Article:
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Goschen, George Joachim, 1st Viscount

Goschen, George Joachim, 1st Viscount (1831–1907). A front-rank and long-serving politician in his day, Goschen is now remembered chiefly in one phrase. He was the grandson of a Leipzig publisher: his father settled in London as a merchant in 1814. Goschen was sent to Rugby and Oxford to get an English education, took first-class honours in classics, and was president of the Union. By 1858 he was a director of the Bank of England, entered the Commons in 1863 as the Liberal member for London, and remained in Parliament all his life. Given junior office by Russell in 1865, he was brought into the cabinet the following year as chancellor of the duchy of Lancaster, and served as president of the Poor Law Board 1868–71, 1st lord of the Admiralty 1871–4 and 1895–1900, and chancellor of the Exchequer 1887–92. Given a viscountcy in 1900, he was chancellor of the University of Oxford from 1903. A financial expert, useful speaker, good administrator, Goschen was a safe pair of hands. ‘A violent moderate’ was his own description and he became increasingly uneasy at the Liberals' drift towards radicalism, refusing to serve in Gladstone's second ministry. After the Home Rule crisis of 1886, he joined Hartington in leading the Liberal Unionists. When Lord Randolph Churchill resigned dramatically from Salisbury's government in 1886, expecting to be recalled, his place was filled by Goschen, and not a dog barked. ‘I forgot Goschen,’ explained Lord Randolph ruefully.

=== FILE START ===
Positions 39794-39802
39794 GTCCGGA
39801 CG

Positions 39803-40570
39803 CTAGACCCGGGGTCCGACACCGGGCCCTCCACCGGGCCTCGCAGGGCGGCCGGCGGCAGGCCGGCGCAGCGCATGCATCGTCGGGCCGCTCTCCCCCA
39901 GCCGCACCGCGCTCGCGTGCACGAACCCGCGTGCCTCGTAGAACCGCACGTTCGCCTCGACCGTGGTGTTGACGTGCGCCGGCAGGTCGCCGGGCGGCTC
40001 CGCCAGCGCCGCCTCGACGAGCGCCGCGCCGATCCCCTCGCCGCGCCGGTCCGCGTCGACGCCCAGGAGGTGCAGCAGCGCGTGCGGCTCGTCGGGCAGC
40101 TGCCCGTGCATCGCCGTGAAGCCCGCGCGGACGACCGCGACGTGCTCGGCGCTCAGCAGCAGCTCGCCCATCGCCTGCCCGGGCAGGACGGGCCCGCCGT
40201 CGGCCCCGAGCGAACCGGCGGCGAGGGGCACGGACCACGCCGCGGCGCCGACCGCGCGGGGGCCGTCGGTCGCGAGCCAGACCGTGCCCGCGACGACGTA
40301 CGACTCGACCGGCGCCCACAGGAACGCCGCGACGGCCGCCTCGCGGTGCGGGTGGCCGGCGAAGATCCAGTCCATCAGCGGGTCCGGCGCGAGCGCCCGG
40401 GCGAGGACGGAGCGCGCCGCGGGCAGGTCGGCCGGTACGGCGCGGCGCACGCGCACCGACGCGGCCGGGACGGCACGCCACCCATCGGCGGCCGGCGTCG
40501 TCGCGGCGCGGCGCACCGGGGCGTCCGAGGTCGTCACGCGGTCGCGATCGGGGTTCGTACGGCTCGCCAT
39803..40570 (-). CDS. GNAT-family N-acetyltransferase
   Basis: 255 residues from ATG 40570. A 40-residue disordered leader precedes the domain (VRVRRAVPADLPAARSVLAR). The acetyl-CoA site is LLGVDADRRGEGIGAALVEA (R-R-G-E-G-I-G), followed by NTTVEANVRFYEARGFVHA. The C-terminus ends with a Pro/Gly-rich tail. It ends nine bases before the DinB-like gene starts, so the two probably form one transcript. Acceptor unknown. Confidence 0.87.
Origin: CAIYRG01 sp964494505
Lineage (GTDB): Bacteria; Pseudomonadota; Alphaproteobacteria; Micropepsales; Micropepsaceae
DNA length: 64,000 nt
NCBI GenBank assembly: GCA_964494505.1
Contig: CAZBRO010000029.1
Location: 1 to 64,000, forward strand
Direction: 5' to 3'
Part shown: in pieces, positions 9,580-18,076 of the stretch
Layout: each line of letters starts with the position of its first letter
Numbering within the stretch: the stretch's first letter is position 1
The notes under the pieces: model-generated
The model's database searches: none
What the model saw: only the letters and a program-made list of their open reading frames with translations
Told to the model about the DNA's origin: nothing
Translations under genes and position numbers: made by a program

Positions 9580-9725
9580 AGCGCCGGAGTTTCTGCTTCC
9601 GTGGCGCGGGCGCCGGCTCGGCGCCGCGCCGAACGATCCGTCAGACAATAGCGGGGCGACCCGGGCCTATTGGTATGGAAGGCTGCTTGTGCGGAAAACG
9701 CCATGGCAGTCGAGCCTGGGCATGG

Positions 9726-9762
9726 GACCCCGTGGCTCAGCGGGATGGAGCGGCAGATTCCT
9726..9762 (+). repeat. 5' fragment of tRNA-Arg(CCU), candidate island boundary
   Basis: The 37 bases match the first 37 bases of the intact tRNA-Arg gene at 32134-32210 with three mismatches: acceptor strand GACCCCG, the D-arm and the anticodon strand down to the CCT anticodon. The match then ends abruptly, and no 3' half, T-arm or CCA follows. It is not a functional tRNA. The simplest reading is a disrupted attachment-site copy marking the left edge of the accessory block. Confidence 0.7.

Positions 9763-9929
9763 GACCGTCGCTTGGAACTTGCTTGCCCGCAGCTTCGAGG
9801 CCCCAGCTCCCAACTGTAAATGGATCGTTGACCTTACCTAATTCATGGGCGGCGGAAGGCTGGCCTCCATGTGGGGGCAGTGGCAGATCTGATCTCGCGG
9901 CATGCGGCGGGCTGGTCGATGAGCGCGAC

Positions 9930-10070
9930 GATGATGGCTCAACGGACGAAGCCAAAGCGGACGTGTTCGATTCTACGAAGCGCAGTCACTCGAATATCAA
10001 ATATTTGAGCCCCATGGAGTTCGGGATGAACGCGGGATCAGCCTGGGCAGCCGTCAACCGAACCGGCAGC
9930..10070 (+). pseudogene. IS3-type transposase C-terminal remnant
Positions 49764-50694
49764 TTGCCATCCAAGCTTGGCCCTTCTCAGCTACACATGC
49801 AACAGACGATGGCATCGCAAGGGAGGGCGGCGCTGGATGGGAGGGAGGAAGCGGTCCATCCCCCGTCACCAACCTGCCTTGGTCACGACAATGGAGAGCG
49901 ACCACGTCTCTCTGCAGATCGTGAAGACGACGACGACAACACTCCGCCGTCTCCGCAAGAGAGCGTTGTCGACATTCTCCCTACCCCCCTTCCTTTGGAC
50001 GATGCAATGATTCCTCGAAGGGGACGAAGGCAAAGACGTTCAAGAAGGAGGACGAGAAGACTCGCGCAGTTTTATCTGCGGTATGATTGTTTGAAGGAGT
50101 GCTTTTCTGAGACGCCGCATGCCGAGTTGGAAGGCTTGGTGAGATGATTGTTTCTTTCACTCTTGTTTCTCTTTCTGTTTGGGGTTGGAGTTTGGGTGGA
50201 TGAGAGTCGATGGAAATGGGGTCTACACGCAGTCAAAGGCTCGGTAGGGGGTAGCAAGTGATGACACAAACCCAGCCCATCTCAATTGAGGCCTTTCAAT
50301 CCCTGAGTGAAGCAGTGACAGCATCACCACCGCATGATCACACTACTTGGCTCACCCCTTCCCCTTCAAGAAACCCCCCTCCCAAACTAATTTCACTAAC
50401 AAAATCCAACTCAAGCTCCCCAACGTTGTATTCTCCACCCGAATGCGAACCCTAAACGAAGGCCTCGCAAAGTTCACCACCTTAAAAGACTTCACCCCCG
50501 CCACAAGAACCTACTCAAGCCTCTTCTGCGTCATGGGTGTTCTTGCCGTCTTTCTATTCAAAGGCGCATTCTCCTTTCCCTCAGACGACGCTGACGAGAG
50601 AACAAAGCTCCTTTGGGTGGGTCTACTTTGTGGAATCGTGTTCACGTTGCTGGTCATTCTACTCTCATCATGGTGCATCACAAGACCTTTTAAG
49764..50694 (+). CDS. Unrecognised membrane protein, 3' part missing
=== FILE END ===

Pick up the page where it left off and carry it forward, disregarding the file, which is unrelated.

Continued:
J. A. Cannon

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